Finally, in May of this year we had another recall due to reports logged in PulseNet. Ten people who drunk our milk tested positive for Campylobacter. Nobody was hospitalized. It was simple diarrhea and everyone recovered at home. This lasted for 6 days. The database also showed 18 other cases of Campylobacter, which were entered during the same time period, but these people were associated with drinking milk from Claravale Dairy (the other large raw milk dairy in California). That might sound like a lot, but compare that to the 4 million cases of Campylobacter that are submitted to PulseNet every year. Of that, there are 1000 cases per day in California alone. Also consider that 75% of all chicken on retail shelves test positive for Campylobacter. It’s the most common foodborne pathogen in America and it doesn’t kill people. It causes diarrhea, then you recover from it and then you never get it again because of the immunity that’s left behind. So once again, you have a case of heightened surveillance against raw milk without considering other foods.
I don’t mean to make light of these incidents. Every recall we’ve ever had has motivated us to try to get better afterward by improving our practices, for instance by putting in a lab and by doing more testing. We think it’s important to tell the truth to our customers. Interestingly, these media incidents have always resulted in an increase in sales for us, as well as a frustration among our customers due to their inability to purchase our products while these investigations were going on.”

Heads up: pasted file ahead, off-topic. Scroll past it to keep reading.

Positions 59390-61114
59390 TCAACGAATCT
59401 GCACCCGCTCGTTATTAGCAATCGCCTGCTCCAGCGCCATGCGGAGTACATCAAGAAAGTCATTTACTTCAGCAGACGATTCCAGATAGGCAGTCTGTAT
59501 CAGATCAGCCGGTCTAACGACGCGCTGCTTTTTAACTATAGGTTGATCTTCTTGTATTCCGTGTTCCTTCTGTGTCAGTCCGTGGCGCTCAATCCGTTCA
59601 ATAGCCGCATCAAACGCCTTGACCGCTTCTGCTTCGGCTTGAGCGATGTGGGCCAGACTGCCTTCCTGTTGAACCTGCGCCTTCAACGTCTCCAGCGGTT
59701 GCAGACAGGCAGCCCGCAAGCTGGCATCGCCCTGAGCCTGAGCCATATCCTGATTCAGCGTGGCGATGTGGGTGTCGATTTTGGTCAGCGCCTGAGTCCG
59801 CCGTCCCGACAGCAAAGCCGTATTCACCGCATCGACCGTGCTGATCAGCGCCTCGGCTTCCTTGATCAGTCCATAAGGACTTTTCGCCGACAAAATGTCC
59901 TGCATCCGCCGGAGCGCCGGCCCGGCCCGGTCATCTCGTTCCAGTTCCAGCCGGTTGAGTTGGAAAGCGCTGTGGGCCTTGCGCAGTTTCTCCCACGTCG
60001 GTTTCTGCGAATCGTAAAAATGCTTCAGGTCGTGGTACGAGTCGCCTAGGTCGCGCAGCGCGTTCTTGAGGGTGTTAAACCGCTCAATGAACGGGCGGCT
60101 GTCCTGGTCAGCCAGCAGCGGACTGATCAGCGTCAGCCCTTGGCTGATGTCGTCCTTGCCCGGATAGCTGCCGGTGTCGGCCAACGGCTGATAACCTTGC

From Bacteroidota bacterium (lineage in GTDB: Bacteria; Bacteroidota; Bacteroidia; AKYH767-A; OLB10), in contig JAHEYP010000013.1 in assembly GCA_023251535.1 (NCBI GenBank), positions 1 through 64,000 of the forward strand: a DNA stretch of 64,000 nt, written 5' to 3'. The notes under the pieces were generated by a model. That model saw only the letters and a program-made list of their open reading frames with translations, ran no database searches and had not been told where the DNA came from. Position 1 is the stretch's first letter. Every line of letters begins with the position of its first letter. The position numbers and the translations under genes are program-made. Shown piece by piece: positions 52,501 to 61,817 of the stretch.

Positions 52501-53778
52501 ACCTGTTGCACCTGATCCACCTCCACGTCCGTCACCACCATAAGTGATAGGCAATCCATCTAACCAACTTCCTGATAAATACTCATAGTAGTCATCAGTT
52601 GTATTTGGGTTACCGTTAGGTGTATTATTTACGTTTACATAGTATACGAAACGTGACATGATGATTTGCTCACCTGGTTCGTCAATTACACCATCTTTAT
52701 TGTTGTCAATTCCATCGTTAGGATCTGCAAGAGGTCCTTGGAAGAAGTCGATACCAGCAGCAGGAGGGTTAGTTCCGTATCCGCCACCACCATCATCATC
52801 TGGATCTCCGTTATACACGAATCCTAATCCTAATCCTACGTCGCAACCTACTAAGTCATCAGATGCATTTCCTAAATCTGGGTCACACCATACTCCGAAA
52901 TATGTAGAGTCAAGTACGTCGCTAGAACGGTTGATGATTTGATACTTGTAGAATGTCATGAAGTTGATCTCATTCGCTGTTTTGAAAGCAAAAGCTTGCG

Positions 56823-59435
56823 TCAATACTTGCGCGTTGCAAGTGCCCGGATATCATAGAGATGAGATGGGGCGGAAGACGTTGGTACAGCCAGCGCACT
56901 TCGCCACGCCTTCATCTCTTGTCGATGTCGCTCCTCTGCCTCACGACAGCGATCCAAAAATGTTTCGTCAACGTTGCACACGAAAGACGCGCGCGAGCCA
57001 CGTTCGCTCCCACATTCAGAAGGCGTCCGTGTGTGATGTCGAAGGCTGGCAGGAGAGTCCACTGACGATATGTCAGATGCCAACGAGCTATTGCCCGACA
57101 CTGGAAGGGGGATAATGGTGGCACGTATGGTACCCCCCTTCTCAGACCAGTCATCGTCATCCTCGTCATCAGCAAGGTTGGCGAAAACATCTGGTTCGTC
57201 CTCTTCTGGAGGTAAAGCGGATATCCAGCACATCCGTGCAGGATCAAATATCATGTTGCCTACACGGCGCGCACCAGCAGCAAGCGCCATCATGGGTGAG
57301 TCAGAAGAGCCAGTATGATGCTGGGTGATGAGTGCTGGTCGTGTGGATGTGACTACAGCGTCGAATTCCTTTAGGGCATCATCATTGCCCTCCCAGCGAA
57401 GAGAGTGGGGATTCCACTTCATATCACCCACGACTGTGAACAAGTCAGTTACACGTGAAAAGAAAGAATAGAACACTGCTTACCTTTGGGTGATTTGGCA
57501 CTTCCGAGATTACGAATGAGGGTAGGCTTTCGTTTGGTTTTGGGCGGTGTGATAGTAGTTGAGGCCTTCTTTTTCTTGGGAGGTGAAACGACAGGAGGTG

It’s interesting what you say about raw milk always getting such a bad rap because when I got pregnant, everyone including my doctor told me to avoid raw milk products. That’s what prompted me to do my own research on outbreak data and the conclusion of my own research was that deli meats had a much stronger association with Listeria. I also found that if you just look at dairy products, there was a stronger association between Listeria and pasteurized dairy than raw dairy.
“In fact if you look at the CDC website, Listeria is associated with pasteurized milk, not raw milk. The last 3 people who died from Listeria got it from Whittier Farms in 2007. Those people got it from pasteurized milk. Listeria is not a concern if you’re going to be drinking raw milk in pregnancy.
Cheese is a different story, however. Raw milk cheeses are fine, but there is an association between Listeria and cheeses that are labeled as raw but have been thermalized, or heated above about 135-140 degrees. You see, Listeria does not like lactobacillus bacteria at all. Listeria likes to dominate in environments where there’s a lack of good biodiversity of bacteria. And that’s why pasteurized milk has such a strong association with Listeria.
What’s also interesting about the Jalisco cheese incident that you highlighted in your analysis is that the CDC doesn’t even list this incident on their outbreak data tables even though 50 people died from this incident.”
When you started Organic Pastures, did you ever imagine that you would have to devote so much effort to defending the healthfulness and safety or your product?
“You know, I enjoy being a dairyman, but it’s not my real love. My true love is medicine, education, human health and humanity.